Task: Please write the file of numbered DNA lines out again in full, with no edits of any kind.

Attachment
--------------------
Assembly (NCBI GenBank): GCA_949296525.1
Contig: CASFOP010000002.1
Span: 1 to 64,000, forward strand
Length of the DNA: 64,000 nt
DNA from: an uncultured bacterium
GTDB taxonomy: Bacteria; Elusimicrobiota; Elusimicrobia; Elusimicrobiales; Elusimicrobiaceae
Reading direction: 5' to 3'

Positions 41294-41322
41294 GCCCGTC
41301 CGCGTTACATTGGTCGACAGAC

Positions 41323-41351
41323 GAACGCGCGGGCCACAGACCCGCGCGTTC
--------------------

Assembly (NCBI GenBank): GCA_949296525.1
Contig: CASFOP010000002.1
Span: 1 to 64,000, forward strand
Length of the DNA: 64,000 nt
DNA from: an uncultured bacterium
GTDB taxonomy: Bacteria; Elusimicrobiota; Elusimicrobia; Elusimicrobiales; Elusimicrobiaceae
Reading direction: 5' to 3'

Positions 41294-41322
41294 GCCCGTC
41301 CGCGTTACATTGGTCGACAGAC

Positions 41323-41351
41323 GAACGCGCGGGCCACAGACCCGCGCGTTC